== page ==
Blue-shifting accounts for a change in observed luminosity of
A more-sophisticated method of deriving the beaming equations starts with the quantity . This quantity is a Lorentz invariant, so the value is the same in different reference frames.
- beamed, beaming
- shorter terms for ‘relativistic beaming’
- the ratio of the jet speed to the speed of light, sometimes called ‘relativistic beta’
- region of a galaxy around the central black hole
- the jet on the far side of a source oriented close to the line of sight, can be very faint and difficult to observe
- Doppler factor
- a mathematical expression which measures the strength (or weakness) of relativistic effects in AGN, including beaming, based on the jet speed and its angle to the line of sight with Earth
- flat spectrum
- a term for a non-thermal spectrum that emits a great deal of energy at the higher frequencies when compared to the lower frequencies
- intrinsic luminosity
- the luminosity from the jet in the rest frame of the jet
- jet (often termed 'relativistic jet')
- a high velocity (close to c) stream of plasma emanating from the polar direction of an AGN
- observed luminosity
- the luminosity from the jet in the rest frame of Earth
- spectral index
- of measure of how a non-thermal spectrum changes with frequency, the smaller α is the more significant is the energy at higher frequencies, typically α is in the range of 0 to 2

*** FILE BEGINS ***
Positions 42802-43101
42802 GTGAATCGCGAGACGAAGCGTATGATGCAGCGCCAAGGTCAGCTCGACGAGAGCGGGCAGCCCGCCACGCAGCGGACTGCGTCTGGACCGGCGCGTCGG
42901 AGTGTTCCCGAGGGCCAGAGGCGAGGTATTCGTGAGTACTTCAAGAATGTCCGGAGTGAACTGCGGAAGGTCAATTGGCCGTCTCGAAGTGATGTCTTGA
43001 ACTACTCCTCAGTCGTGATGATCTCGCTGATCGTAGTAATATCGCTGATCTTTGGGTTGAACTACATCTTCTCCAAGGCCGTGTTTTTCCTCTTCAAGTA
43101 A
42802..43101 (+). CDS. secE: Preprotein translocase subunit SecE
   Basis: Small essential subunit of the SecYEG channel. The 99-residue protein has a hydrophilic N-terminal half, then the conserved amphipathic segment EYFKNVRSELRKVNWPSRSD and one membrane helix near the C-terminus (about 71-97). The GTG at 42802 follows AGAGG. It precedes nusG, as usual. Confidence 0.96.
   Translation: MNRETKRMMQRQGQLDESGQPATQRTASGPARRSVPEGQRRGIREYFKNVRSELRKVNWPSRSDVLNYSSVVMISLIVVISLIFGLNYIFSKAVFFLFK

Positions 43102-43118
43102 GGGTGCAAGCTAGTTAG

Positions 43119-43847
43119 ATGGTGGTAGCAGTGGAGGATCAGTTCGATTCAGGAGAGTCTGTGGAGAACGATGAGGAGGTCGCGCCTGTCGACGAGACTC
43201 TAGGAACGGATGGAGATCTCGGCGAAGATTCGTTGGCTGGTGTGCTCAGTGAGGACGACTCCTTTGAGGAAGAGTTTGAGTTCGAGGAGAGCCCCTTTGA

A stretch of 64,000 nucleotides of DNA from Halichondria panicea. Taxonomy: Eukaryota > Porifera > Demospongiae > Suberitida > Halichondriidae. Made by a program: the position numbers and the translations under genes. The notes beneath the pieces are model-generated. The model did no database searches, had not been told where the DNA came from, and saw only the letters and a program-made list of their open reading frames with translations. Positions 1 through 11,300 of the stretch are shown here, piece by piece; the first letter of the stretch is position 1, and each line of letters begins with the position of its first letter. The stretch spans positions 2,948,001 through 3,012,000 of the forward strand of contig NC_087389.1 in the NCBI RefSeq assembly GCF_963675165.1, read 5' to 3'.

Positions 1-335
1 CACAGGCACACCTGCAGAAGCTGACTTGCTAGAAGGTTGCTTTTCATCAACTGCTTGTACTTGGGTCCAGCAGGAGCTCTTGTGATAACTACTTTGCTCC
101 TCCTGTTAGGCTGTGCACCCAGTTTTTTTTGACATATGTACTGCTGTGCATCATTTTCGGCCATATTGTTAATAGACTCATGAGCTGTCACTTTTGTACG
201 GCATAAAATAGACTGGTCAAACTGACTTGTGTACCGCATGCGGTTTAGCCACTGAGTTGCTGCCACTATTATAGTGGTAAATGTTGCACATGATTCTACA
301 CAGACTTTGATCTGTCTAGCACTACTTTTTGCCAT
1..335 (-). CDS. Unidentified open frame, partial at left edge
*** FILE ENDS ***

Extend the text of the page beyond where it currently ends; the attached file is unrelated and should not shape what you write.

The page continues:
- steep spectrum
- a term for a non-thermal spectrum that emits little energy at the higher frequencies when compared to the lower frequencies
- angle to the line-of-sight with Earth
- jet speed
- intrinsic luminosity
- (sometimes called emitted luminosity)
- observed Luminosity
- spectral index
- Speed of light
- relativistic beta
- Lorentz factor
- (often written as and referred to as relativistic gamma)
- Doppler factor
- List of plasma (physics) articles
- Relativistic Doppler effect
- Relativistic jet
- Relativistic particle
- Relativistic plasma
- Relativistic similarity parameter
- Relativistic wave equations
- Sparks, W. B. et al. (1992). "A counterjet in the elliptical galaxy M87". Nature 355 (6363): 804–806. Bibcode:1992Natur.355..804S. doi:10.1038/355804a0.
- Laing, R.; A. H. Bridle (2002). "Relativistic models and the jet velocity field in the radio galaxy 3C 31". Monthly Notice of the Royal Astronomical Society 336 (1): 328–352. arXiv:astro-ph/0206215. Bibcode:2002MNRAS.336..328L. doi:10.1046/j.1365-8711.2002.05756.x.